Unexpected Guests

It seems that whenever we start talking – or writing – about wildlife in and around the garden, our fellow gardeners always have their own stories to tell. Here’s a guest post from our good friend and Master Gardener, Denise, who has also had some wild encounters recently:

It has been a number of years since I had a real veggie garden. I decided 2010 was my summer and got to planning. Before I put a seed into the soil, I decided the garden would be organic. I spent a good part of the growing season fretting about tomato blight and hand- picking Mexican Bean Beetle larva and a few adults. Then I found it –  the dreaded Tomato Hornworm, Manduca quinquemaculata, munching on and pooping all over my beautiful tomato plants. I’m sorry, but these worms are absolutely revolting.

This hornworm is doomed!

I find it amazing how they clutch for dear life to tomato leaves and vines. Everyday I would go into the garden and pull them off my plants. With every plunk into my container of soapy water I smiled, ah what joy. Then I saw it. At first I thought what the heck… what kind of fungus is this? Then I realized this was no fungus. I was looking at a  hornworm covered with Braconid Wasp cocoons on its back. Talk about joy – and I didn’t have to pay for it. I left the worm on the leaf and continued my bug hunting. Every day I found at least one more worm on another tomato plant doing nature’s work. I don’t know where the wasps came from but I hope they come back next year. So for me, an uninvited guest became a wonderful garden host. Too bad I can’t say the same for the woodchuck!

The woodchuck, about to depart


About dirtynailz

Writer for a daily newspaper, gardener, tree hugger, orchid-grower, photographer, animal lover, hiker, wilderness seeker. Proponent of clover in the lawn and a dog on the bed.
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5 Responses to Unexpected Guests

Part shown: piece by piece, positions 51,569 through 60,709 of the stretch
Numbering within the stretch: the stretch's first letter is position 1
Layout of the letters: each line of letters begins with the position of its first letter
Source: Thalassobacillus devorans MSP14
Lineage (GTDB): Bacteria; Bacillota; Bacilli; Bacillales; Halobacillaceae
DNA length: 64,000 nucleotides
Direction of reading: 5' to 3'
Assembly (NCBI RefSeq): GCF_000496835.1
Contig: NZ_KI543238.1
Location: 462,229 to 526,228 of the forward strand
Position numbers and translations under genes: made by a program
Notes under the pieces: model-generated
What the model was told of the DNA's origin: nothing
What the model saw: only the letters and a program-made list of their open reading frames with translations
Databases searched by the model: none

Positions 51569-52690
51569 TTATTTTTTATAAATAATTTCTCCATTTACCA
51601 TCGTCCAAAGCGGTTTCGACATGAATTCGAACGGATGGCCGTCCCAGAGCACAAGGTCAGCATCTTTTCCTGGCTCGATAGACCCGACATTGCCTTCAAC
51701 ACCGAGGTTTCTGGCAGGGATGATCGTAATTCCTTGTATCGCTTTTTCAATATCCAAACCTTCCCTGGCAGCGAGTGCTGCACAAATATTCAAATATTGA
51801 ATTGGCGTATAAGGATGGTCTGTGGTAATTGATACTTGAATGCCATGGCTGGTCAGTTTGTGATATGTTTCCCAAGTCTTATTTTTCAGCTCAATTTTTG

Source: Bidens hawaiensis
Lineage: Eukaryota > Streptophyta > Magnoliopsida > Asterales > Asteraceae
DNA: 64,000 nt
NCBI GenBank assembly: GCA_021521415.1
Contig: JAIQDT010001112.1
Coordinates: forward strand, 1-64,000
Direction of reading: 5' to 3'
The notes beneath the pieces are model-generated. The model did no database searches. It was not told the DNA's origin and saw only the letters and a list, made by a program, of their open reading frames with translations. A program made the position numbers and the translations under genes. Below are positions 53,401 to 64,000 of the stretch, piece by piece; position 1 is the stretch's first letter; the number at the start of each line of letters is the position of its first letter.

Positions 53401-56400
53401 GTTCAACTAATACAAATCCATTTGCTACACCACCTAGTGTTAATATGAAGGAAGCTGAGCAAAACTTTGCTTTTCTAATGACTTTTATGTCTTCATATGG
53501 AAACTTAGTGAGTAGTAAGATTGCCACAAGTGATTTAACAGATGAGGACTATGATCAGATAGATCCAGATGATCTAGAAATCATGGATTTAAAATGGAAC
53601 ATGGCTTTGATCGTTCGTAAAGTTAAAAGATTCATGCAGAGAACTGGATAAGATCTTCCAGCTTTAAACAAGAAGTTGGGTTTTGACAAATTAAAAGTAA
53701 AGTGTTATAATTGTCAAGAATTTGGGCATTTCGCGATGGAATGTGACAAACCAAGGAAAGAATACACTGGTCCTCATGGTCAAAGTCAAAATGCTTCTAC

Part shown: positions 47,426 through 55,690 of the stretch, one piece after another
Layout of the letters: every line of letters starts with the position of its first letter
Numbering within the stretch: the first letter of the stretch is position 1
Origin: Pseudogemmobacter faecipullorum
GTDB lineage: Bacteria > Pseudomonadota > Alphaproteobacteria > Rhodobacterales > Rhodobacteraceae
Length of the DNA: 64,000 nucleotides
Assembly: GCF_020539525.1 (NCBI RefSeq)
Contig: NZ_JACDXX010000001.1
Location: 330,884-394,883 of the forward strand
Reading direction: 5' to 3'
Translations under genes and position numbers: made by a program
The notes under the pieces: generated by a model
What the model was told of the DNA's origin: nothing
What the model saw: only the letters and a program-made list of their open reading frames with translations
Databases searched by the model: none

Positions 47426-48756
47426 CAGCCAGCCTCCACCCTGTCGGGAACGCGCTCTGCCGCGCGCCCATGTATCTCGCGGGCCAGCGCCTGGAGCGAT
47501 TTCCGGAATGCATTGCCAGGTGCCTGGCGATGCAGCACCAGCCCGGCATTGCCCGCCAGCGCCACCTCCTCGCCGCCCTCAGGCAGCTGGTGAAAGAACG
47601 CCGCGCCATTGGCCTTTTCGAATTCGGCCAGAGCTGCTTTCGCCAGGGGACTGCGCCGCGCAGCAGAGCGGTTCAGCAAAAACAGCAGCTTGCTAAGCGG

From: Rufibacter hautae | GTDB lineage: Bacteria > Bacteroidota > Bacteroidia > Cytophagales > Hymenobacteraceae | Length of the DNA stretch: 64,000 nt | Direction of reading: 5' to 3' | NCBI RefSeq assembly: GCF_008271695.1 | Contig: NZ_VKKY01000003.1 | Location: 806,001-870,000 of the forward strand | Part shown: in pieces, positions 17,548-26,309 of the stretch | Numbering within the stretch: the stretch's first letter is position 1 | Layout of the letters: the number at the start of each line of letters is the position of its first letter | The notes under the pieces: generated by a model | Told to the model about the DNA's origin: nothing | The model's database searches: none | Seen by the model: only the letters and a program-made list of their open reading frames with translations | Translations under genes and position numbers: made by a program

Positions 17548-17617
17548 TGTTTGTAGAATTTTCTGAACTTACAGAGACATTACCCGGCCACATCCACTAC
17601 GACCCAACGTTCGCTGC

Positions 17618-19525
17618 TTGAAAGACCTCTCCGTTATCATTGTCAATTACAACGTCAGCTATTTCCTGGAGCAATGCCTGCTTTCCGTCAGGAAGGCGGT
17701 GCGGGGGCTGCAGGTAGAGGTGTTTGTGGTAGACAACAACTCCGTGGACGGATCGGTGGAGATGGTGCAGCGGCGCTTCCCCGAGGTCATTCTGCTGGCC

1. HerbDoc says:

    I wrote about this wonderful little wasp last year, and as an update, there were only three hornworms on my plants this year as opposed to about a dozen last year! The 2010 crop of wasps seemed to attack their food source a lot earlier and with more vengence! The hornworms were only about as big as half of a little finger when they were totally covered with wasp cocoons. Isn’t it fun to watch those voracious hornworms turn into little brown sticks?


  2. auntie beak says:

    yay, wasps. boooo! woodchucks. they are the WORST. last place i lived, i actually gave up vegetable gardening for a whole year because my woodchuck problem was so intractable. yes, this is me, auntie beak, about whom it can be said “she is a fanatic vegetable gardener.” it got so bad at one point that i was literally plucking baby woodchucks up by the scruffs of their necks off my seedlings that were still in 6-packs hardening off. i kid you not. and i’m not getting specific here, but there is a certain state forest in central massachusetts that had a noticeable uptick in its woodchuck population one summer. only thing that really works? electric fence. assuming they just don’t burrow under the fence and directly into the garden, which happened to my mom one year… did i mention that i hate woodchucks?


  3. HerbDoc says:

    There is one other solution, and it’s called lead. Whistle, they stand up on their hind legs, take aim with your trusty rifle and shoot. Now for all of the animal lovers who will decry shooting these pests, be aware that in RI it is illegal to catch them in a Have a Heart trap and transport them anywhere off your property. (Read BIG fine). Know what you’re supposed to do after trapping? You guessed it…….shoot them in the cage or drown them……….less humane in my opinion than giving them a running chance.


  4. Wendy says:

    blech on the hornworm! I did catch a worm in my garden with wasps and it was fun to watch the process unfold. I should post some photos soon.

    Regarding your message about the farmer’s market – this week, there was a new vendor – a seafood vendor. I believe he had mussels (?) from Pt. Judith!


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